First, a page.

Document Type

Dissertation

Date of Degree

Spring 2010

Degree Name

PhD (Doctor of Philosophy)

Degree In

Psychology

First Advisor

David Watson

Abstract

Integrating existing models of emotional expressivity, the 3-level hierarchical model contains a general factor of emotional expressivity vs. inexpressivity at the highest level; relatively independent factors of positive and negative expressivity at the second-order level; and discrete expressivity factors of sadness, hostility, guilt/shame, fear, joviality, confidence and amusement at the lowest level. The bottom-up analytic strategy consisted of identifying first the structure of the discrete affects; subsequent second-order factor analyses supported the existence of the higher order factors. The Iowa Scales of Emotional Expressivity (ISEE)--a hierarchical set of scales--systematically incorporate the level of abstraction of the items to assess each level of the hierarchy. Structural analyses replicated across college student (N = 387) and young adult (N = 344) samples with strong comparability coefficients. Striking differences existed in comparisons of the nomological relations of the general factor level vs. second-order level--Positive and Negative Expressivity demonstrated differential relations with Extraversion and Neuroticism and incremental predictive validity beyond Positive and Negative Affect, respectively. The ISEE demonstrated convergent and discriminant validity with existing scales and through multi-trait multi-method analyses of self-other agreement and test-retest data. Although test-retest correlations were less than optimal, the ISEE improve upon existing measures of emotional expressivity by extending the assessment to the discrete affect level and by creating Positive and Negative Expressivity scales with improved discriminant validity and clearer differential relations.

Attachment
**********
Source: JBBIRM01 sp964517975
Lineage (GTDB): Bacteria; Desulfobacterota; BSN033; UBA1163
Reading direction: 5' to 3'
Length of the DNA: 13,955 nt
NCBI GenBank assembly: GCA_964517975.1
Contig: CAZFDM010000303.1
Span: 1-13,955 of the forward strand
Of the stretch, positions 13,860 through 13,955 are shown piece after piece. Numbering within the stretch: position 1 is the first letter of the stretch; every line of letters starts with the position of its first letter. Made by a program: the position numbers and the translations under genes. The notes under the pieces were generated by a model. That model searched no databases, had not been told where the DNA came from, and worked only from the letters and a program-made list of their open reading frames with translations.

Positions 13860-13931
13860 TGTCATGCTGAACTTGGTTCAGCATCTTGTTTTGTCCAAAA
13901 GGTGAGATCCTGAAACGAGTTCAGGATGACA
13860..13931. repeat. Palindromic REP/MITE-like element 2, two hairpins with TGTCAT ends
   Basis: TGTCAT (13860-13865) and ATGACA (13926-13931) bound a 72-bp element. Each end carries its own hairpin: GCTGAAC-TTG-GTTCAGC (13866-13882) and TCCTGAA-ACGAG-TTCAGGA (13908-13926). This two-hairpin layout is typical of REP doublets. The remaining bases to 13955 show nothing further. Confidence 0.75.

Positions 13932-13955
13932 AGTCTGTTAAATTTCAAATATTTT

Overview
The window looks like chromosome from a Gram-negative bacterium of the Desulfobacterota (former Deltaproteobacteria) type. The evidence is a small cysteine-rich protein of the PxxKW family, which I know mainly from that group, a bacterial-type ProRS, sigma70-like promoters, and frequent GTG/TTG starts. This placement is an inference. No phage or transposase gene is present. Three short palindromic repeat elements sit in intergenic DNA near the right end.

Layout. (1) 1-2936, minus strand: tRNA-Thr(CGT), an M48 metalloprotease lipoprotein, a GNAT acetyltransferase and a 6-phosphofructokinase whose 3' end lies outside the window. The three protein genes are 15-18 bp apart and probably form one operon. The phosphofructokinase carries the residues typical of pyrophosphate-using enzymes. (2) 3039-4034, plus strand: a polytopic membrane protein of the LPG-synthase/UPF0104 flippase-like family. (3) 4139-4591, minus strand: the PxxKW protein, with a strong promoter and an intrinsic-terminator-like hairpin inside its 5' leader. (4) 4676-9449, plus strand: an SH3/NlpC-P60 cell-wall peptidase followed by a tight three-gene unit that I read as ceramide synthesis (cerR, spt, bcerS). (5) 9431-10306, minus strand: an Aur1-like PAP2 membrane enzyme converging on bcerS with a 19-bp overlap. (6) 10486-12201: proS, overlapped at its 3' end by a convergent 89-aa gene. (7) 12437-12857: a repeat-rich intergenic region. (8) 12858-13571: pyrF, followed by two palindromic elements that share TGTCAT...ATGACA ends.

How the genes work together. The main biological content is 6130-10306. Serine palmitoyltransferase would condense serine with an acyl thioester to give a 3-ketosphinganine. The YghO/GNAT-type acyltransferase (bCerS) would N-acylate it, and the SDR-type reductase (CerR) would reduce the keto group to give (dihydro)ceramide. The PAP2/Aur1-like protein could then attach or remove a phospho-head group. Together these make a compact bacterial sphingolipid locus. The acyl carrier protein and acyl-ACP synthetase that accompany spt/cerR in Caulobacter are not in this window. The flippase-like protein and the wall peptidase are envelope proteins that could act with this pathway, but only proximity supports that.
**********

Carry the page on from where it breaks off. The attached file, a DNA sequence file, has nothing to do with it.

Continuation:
Keywords

agreement, emotion, emotional expressivity, expression, hierarchical, test-retest

Pages

1, vii, 189 pages

Bibliography

Includes bibliographical references (pages 182-189).

Copyright

Copyright 2010 John Jeffrey Humrichouse

Included in

Psychology Commons

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